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Am Fam Physician. 2017;96(7):467-468

Author disclosure: No relevant financial affiliations.

A 43-year-old man presented with a lesion on his right index finger. It had been present for a couple of years and was growing gradually. There was no history of trauma or infection to the area. He had no fever or weight loss.

Physical examination revealed a soft, nontender, cystic lesion on the dorsum of the right second digit over the distal interphalangeal joint (Figures 1 and 2). There was no surrounding erythema or warmth, and the lesion was immobile with flexion and extension of the distal interphalangeal joint. There were positive findings on transillumination.

Question

Based on the patient's history and physical examination findings, which one of the following is the most likely diagnosis?

Discussion

The answer is A: digital mucous cyst. Digital mucous cysts are solitary, flesh-colored lesions on the dorsal digits, usually between the distal interphalangeal joint and the proximal nail bed.1 They are benign ganglion cysts that are immobile with flexion and extension of the digits. They are more common on the fingers of the dominant hand but may also appear on toes.2 They can be a couple of millimeters to more than a centimeter in diameter. Digital mucous cysts usually present in middle-aged and older persons. Women are twice as likely as men to develop digital mucous cysts.1

There are two types of digital mucous cysts. One type develops from degenerative changes within the distal interphalangeal joint, and the other type is caused by fibroblast overproduction of hyaluronic acid.1 The two types cannot be differentiated clinically.3 Although the lesions are often asymptomatic, they may cause discomfort and decreased range of motion if located on or near a joint.1,3 When a cyst arises near the nail bed, it may cause tenderness and nail deformities, including damage to the nail matrix.1,3 Transillumination is helpful to determine if the lesion is a cyst.1 Digital mucous cysts may spontaneously regress, but most persist.1 Treatment ranges from observation, if the cyst is not affecting movement, to surgical removal.1,3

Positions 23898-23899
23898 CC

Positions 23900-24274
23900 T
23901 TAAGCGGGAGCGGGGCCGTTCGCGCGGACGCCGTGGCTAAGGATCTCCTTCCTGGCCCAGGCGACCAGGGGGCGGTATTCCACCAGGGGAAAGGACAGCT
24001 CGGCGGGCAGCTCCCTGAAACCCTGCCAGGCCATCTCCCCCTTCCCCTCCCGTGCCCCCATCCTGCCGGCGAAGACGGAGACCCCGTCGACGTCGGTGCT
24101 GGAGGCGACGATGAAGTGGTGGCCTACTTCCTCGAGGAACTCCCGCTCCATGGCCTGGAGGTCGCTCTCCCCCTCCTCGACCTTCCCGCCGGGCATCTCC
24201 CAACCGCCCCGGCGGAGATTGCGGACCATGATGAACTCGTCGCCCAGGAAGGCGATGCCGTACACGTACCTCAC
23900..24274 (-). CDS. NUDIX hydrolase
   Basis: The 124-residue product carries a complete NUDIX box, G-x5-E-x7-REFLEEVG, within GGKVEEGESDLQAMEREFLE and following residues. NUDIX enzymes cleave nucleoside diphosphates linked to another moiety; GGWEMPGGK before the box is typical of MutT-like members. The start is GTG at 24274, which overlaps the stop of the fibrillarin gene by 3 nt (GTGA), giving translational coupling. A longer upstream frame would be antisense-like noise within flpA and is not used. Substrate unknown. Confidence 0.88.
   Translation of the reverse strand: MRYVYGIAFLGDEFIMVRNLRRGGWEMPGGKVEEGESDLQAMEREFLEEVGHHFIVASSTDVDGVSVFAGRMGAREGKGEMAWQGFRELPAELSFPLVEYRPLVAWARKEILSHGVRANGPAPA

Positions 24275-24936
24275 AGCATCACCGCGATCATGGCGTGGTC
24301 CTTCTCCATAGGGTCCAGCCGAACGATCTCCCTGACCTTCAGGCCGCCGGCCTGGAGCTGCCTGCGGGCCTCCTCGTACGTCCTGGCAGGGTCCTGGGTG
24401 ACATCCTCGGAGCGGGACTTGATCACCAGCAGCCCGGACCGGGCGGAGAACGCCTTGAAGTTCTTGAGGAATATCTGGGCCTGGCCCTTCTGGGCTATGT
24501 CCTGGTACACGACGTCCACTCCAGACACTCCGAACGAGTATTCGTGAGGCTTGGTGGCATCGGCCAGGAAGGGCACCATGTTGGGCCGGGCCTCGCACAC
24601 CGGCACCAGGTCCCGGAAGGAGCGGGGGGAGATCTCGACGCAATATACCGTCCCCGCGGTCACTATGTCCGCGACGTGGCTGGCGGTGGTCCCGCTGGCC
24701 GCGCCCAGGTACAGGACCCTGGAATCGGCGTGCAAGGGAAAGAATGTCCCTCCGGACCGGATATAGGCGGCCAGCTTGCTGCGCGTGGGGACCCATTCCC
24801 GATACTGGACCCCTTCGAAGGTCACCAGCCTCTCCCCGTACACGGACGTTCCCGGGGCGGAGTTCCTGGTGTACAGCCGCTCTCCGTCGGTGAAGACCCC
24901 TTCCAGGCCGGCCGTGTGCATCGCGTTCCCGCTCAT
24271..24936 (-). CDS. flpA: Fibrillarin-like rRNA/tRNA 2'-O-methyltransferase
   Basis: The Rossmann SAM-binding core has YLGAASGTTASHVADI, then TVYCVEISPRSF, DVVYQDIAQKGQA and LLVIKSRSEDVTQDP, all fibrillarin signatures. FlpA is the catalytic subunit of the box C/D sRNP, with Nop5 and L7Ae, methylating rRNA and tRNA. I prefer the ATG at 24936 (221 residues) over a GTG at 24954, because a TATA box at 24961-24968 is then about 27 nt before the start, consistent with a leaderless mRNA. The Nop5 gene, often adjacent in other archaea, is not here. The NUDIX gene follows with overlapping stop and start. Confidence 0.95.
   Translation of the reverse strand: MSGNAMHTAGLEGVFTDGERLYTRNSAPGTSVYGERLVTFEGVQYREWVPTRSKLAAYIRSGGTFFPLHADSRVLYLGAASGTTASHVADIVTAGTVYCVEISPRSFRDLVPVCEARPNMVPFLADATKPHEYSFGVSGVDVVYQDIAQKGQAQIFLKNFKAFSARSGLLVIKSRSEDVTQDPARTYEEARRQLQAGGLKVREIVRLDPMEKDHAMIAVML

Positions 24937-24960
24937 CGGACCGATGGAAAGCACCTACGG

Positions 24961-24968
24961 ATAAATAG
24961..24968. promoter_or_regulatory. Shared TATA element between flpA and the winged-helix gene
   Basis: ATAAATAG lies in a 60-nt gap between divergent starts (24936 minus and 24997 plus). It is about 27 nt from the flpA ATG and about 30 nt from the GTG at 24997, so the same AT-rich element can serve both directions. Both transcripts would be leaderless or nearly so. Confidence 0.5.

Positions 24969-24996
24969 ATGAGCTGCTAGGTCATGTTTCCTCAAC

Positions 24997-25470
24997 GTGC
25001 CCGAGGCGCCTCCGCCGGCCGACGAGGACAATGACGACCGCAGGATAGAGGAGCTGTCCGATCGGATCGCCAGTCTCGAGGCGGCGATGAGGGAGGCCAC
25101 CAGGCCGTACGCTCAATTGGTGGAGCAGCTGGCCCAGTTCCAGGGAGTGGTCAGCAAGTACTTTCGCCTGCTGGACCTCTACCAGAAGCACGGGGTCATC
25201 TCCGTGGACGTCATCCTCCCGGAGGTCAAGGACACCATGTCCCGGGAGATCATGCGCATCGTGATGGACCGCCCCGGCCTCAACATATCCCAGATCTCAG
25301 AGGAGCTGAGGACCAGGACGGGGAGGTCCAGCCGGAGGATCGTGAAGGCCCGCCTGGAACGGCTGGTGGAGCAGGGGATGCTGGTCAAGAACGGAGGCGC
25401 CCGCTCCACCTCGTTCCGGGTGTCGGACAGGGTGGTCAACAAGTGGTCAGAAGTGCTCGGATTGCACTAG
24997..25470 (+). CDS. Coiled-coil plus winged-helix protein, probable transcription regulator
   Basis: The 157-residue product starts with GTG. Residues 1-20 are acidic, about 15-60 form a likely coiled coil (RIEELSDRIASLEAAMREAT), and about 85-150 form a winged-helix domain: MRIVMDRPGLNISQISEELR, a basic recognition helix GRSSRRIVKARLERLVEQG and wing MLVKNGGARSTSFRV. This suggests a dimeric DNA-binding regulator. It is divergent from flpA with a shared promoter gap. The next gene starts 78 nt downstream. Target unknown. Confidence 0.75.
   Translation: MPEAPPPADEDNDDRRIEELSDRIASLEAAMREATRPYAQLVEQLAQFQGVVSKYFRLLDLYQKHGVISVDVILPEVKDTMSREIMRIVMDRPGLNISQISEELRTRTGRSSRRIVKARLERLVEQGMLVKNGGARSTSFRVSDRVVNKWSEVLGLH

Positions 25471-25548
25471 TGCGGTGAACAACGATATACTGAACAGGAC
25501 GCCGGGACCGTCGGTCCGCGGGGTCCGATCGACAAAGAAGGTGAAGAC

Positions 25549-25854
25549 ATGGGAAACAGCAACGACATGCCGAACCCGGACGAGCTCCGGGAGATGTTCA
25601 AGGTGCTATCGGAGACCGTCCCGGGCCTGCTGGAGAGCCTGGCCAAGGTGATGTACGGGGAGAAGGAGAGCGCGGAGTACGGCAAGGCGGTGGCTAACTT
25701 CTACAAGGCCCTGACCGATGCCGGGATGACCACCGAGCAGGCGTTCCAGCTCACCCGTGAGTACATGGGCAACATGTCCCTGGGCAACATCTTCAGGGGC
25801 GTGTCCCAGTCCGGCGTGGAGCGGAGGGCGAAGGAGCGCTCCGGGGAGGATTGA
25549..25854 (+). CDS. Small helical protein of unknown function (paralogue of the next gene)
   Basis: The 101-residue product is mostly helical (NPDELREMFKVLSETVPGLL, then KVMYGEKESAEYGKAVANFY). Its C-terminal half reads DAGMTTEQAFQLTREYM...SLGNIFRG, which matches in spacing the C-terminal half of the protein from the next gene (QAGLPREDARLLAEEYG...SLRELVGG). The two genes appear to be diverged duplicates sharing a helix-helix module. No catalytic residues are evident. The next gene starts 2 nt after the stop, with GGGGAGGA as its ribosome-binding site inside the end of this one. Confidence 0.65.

Fibrokeratomas are benign skin lesions, usually resulting from trauma. They often occur on the fingers, but may also appear on the hands or feet.4,5 The lesions consist of fibrous tissue and are often dome-shaped with a hyperkeratotic border.5

Intradermal nevi are often dome-shaped, although they can be verrucous or pedunculated.4 They range from dark brown to flesh-colored. The pigmentation in an individual lesion may change over time.4

Pyogenic granulomas are rapidly growing, acquired lesions of the skin and mucous membranes that are vascular in nature. They are often a result of trauma or hormonal changes. They are red and dome-shaped. They are most common in children, adolescents, and young adults.4,6

ConditionCharacteristics
Digital mucous cystCystic in nature, immobile on examination, transilluminates
FibrokeratomaFibrous lesion, dome-shaped with a hyperkeratotic border; often a result of trauma
Intradermal nevusDome-shaped, verrucous, or pedunculated; varies from dark brown to flesh-colored
Pyogenic granulomaOften vascular, red, dome-shaped; result of trauma; common in children, adolescents, and young adults

The editors of AFP welcome submissions for Photo Quiz. Guidelines for preparing and submitting a Photo Quiz manuscript can be found in the Authors' Guide at https://www.aafp.org/afp/photoquizinfo. To be considered for publication, submissions must meet these guidelines. E-mail submissions to afpphoto@aafp.org.

This series is coordinated by John E. Delzell Jr., MD, MSPH, associate medical editor.

A collection of Photo Quiz published in AFP is available at https://www.aafp.org/afp/photoquiz

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